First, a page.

From 2012-16, SEC teams signed 39 four- or five-star quarterbacks, according to 247Sports. So far, only one of those recruits turned into a very important player who finished his career at the same school: Tennessee's Joshua Dobbs. Major SEC recruits like David Cornwell, Kyler Murray, Kyle Allen, Kenny Hill, Will Grier, Maty Mauk, Hayden Rettig and Zeke Pike have come and gone.

Over the same period, ACC teams signed 21 four- or five-star quarterbacks. As of now, three of them have looked elite and stayed at their school the entire time: Winston, Watson and Miami's Brad Kaaya.

The hit-rate scoreboard on these quarterback recruits: 14 percent for the ACC, 3 percent for the SEC.

The SEC had one passer in 2016 ranked among the top 25 quarterback rating (Dobbs), according to The ACC had six (Pittsburgh's Nathan Peterman, North Carolina's Mitch Trubisky, Virginia Tech's Jerod Evans, Watson, Kaaya and Jackson).

However, only Jackson will return from that group in 2017. The SEC will bank on the possible bright futures of Hurts, Ole Miss' Shea Patterson, Georgia's Jacob Eason, Florida's Feleipe Franks, Tennessee's Jarrett Guarantano and South Carolina's Jake Bentley. Half of the top-14 rated quarterback recruits in 2017 are going to the ACC or SEC, including No. 2 Hunter Johnson to Clemson and No. 3 Tua Tagovailoa to Alabama.

Meanwhile, many SEC schools continue to invest higher amounts of money into head coaches, meaning the pressure is often raised for them to succeed earlier yet sometimes tying schools' hands to fire them. In recent years, the SEC became this odd whack-a-mole game where almost every coach not named Nick Saban appears on "hot seat" lists every so often.

How strange did this year get for the SEC? The offensive coordinators at Alabama, Auburn and Tennessee have moved on to jobs at Florida Atlantic (as head coach), Connecticut and Indiana, respectively. They left for different reasons, but those aren't typical moves.

One former SEC coach, who also worked in the ACC, said he sees more ACC coaches with greater authority over their program than in the SEC. By that, the coach means teams have so many more staff members now who influence players -- player personnel, analysts, strength coaches, nutritionists, psychologists, etc. -- that it's changed what the authority of the SEC head coach once meant in a program.

"I think players today have to live in a domain where they get a consistent message, and there's only one place in the SEC where I see a player talk like his head coach [Alabama]," said the coach, who asked to remain anonymous. "There is complete sovereignty with everything that touches a player at Alabama. Dabo has sovereignty at Clemson.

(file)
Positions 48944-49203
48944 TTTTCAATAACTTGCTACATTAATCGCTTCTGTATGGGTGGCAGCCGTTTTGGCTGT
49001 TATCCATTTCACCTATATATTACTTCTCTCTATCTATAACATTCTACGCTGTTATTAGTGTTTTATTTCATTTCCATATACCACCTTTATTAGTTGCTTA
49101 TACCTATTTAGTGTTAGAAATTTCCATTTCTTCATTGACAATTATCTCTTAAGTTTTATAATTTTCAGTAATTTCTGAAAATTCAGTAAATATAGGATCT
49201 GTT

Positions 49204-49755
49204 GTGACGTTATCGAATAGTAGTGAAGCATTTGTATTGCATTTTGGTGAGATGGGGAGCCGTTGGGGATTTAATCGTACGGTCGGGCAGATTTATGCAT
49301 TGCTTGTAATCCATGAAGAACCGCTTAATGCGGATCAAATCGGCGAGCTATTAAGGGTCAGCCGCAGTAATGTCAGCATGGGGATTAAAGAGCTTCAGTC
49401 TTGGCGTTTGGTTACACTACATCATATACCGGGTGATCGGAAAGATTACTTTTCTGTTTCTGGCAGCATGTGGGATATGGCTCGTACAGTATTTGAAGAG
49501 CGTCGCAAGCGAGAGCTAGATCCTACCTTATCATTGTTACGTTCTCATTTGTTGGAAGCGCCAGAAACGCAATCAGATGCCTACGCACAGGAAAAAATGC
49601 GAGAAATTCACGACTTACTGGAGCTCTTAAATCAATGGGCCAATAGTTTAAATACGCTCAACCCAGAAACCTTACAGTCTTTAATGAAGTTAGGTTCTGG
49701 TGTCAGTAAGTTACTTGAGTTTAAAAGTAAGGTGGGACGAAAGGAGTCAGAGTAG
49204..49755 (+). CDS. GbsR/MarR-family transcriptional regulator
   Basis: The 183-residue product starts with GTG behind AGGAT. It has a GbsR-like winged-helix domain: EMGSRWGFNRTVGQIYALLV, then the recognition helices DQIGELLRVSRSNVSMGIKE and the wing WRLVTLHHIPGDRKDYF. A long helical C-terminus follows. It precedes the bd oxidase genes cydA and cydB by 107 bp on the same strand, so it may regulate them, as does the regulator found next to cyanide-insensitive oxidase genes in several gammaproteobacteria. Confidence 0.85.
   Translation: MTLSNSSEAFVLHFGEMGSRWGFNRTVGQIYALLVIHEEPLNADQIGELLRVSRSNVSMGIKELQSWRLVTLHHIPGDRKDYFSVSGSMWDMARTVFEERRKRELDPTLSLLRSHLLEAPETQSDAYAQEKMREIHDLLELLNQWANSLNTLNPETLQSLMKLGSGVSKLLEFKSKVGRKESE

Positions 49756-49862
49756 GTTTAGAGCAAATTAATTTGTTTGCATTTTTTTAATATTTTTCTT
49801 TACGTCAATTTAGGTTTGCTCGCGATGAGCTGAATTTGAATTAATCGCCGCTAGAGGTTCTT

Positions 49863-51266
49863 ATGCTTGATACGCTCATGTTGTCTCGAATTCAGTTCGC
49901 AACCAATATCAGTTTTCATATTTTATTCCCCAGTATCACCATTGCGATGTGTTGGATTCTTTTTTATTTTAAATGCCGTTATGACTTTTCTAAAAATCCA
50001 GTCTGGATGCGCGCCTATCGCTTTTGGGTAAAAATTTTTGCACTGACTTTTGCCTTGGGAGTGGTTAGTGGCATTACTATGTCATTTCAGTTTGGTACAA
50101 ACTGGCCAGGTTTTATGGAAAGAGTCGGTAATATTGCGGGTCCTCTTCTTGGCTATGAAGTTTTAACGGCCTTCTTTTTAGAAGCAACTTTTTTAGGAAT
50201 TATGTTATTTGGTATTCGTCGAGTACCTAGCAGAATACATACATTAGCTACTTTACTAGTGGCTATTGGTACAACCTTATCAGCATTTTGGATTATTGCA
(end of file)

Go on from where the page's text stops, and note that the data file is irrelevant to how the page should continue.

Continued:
"I think a lot of money has been put in the hands of SEC ADs to put their football coaches in a lot less control than what Nick Saban's got. Not a lot of executives really understand what's going on. On every given Saturday, there's only about a seven-point swing in a game. How fine does the edge have to be honed to be a dominant football team? Right now, the SEC is extremely diluted in mediocrity."

Sankey, the SEC's commissioner, acknowledged the downward trend. He said he still believes 2016 was a competitive year for the SEC, which went 4-10 vs. the ACC but 7-4 against the Big Ten, Big 12 and Pac-12.

"Alabama has obviously set itself apart," Sankey said. "But at Ole Miss, they were down 24-3. At home against Texas A&M, they were down in the third quarter. It was a 10-0 game in Baton Rouge. So it's still a competitive league. ... No excuses. We want to have great success, but I think it was still a great season."

What changed for the SEC?

"The easy observation is everybody wants what we achieved," Sankey said.

The SEC has plucked a few assistants from the ACC this offseason. Mississippi State hired away Louisville defensive coordinator Todd Grantham. LSU got Pittsburgh offensive coordinator Matt Canada, who spent the past four years at two ACC jobs.

With a more rabid fan base, the SEC still has more money than the ACC, which plans to launch a TV network with ESPN by 2019. In 2006-07, the ACC had a higher average payout to its schools ($11.5 million) than the SEC did ($11 million). By 2014-15, the most recent available year for tax records, the SEC distributed about $32.7 million to schools and the ACC paid out roughly $27 million. Money helps, but it only goes so far.

"You don't want to play a team from this conference," Swinney said of the ACC, which went 16-6 vs. the SEC and Big Ten in 2016. "You just don't. I don't care -- name one. That's why we're ready. That's why we're ready to go play Oklahoma two years in a row. That's why we're ready to go play Ohio State two out of the last four years. We're ready because of what we see week in and week out in this conference."

The SEC won't fall off the face of the Earth, but the axis no longer solely revolves around it. The ACC won't always be this good in football, but the blueprint is now available for more sustained success than the last extended period when the conference could boast.

Hire better coaches. Pick the right quarterbacks. Create a larger league for TV money. Win more high-profile games. Commit more to football, the sport that dominates the economic structure of college sports, and still rack up NCAA Tournament success in basketball.

"I think the narrative of ACC football has changed over the last five years," Swofford said, "and it needed to."